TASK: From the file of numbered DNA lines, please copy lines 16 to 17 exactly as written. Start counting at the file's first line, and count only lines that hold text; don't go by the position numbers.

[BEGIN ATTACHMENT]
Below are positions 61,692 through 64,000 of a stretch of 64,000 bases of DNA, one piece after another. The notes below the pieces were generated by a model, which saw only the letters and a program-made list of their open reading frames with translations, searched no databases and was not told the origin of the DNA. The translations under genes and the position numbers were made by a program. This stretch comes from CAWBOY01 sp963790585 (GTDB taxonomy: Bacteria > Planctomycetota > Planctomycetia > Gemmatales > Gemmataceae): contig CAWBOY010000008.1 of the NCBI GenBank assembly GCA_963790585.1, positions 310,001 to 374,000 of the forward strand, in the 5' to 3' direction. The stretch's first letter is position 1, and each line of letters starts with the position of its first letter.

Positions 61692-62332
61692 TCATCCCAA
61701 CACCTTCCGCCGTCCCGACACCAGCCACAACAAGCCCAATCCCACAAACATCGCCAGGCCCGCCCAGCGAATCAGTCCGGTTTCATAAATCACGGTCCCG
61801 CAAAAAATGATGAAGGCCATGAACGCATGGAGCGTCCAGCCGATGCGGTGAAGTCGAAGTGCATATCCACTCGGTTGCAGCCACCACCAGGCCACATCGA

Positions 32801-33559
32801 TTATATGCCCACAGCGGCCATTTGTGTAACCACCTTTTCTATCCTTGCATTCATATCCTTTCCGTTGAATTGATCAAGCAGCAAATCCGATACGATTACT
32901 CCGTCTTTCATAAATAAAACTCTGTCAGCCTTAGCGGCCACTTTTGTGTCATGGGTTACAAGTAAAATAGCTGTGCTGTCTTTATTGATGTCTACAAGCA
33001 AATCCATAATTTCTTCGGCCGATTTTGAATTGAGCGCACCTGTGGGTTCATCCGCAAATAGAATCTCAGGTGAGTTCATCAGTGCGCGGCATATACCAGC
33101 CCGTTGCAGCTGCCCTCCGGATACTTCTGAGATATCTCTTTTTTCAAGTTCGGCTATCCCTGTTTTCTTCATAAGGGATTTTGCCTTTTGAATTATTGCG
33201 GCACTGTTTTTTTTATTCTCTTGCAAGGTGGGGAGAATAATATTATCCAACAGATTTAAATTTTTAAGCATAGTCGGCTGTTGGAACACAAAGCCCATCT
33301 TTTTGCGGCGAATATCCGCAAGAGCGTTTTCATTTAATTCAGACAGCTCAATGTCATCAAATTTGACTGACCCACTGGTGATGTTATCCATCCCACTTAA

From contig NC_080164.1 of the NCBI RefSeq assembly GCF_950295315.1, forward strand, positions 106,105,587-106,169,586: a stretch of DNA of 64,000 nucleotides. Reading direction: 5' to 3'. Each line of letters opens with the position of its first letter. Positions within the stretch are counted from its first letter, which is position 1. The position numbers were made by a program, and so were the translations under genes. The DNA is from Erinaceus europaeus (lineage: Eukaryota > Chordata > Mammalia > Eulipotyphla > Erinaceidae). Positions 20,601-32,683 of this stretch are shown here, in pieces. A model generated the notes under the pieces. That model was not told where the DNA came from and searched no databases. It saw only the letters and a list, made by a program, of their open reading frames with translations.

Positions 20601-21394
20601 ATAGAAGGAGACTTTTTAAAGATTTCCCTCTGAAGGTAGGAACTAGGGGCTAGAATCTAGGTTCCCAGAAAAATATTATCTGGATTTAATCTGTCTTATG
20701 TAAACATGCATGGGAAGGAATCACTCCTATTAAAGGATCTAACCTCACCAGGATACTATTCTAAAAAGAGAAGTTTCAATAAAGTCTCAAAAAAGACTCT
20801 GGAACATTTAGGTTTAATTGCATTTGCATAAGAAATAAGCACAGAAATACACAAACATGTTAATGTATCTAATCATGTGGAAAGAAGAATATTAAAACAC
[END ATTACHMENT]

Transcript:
20701 TAAACATGCATGGGAAGGAATCACTCCTATTAAAGGATCTAACCTCACCAGGATACTATTCTAAAAAGAGAAGTTTCAATAAAGTCTCAAAAAAGACTCT
20801 GGAACATTTAGGTTTAATTGCATTTGCATAAGAAATAAGCACAGAAATACACAAACATGTTAATGTATCTAATCATGTGGAAAGAAGAATATTAAAACAC